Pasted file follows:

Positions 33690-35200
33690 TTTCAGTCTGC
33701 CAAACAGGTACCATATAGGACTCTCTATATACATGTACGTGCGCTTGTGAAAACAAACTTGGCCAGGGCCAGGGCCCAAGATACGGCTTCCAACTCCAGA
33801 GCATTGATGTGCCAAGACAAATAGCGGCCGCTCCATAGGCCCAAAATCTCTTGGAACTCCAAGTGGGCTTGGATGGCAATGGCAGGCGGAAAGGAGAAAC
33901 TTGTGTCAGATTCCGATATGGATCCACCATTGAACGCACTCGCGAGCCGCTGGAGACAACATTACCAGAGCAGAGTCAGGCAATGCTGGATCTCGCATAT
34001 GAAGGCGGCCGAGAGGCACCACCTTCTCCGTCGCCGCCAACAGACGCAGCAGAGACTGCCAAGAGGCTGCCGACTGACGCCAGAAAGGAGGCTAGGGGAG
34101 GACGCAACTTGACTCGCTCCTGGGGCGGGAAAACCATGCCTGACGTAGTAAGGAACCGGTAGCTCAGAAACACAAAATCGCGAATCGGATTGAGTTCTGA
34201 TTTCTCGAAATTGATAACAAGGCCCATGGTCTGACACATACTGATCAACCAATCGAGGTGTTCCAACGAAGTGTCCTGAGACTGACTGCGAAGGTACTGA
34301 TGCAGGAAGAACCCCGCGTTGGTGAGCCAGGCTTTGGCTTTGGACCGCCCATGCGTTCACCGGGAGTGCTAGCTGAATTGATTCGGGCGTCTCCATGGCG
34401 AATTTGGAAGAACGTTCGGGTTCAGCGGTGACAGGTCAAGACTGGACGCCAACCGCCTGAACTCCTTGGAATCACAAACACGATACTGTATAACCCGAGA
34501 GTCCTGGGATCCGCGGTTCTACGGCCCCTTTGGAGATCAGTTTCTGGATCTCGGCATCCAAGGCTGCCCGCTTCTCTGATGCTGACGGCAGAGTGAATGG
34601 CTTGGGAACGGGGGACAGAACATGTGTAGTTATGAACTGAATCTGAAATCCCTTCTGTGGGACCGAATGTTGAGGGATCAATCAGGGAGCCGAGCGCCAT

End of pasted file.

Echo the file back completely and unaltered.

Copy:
Positions 33690-35200
33690 TTTCAGTCTGC
33701 CAAACAGGTACCATATAGGACTCTCTATATACATGTACGTGCGCTTGTGAAAACAAACTTGGCCAGGGCCAGGGCCCAAGATACGGCTTCCAACTCCAGA
33801 GCATTGATGTGCCAAGACAAATAGCGGCCGCTCCATAGGCCCAAAATCTCTTGGAACTCCAAGTGGGCTTGGATGGCAATGGCAGGCGGAAAGGAGAAAC
33901 TTGTGTCAGATTCCGATATGGATCCACCATTGAACGCACTCGCGAGCCGCTGGAGACAACATTACCAGAGCAGAGTCAGGCAATGCTGGATCTCGCATAT
34001 GAAGGCGGCCGAGAGGCACCACCTTCTCCGTCGCCGCCAACAGACGCAGCAGAGACTGCCAAGAGGCTGCCGACTGACGCCAGAAAGGAGGCTAGGGGAG
34101 GACGCAACTTGACTCGCTCCTGGGGCGGGAAAACCATGCCTGACGTAGTAAGGAACCGGTAGCTCAGAAACACAAAATCGCGAATCGGATTGAGTTCTGA
34201 TTTCTCGAAATTGATAACAAGGCCCATGGTCTGACACATACTGATCAACCAATCGAGGTGTTCCAACGAAGTGTCCTGAGACTGACTGCGAAGGTACTGA
34301 TGCAGGAAGAACCCCGCGTTGGTGAGCCAGGCTTTGGCTTTGGACCGCCCATGCGTTCACCGGGAGTGCTAGCTGAATTGATTCGGGCGTCTCCATGGCG
34401 AATTTGGAAGAACGTTCGGGTTCAGCGGTGACAGGTCAAGACTGGACGCCAACCGCCTGAACTCCTTGGAATCACAAACACGATACTGTATAACCCGAGA
34501 GTCCTGGGATCCGCGGTTCTACGGCCCCTTTGGAGATCAGTTTCTGGATCTCGGCATCCAAGGCTGCCCGCTTCTCTGATGCTGACGGCAGAGTGAATGG
34601 CTTGGGAACGGGGGACAGAACATGTGTAGTTATGAACTGAATCTGAAATCCCTTCTGTGGGACCGAATGTTGAGGGATCAATCAGGGAGCCGAGCGCCAT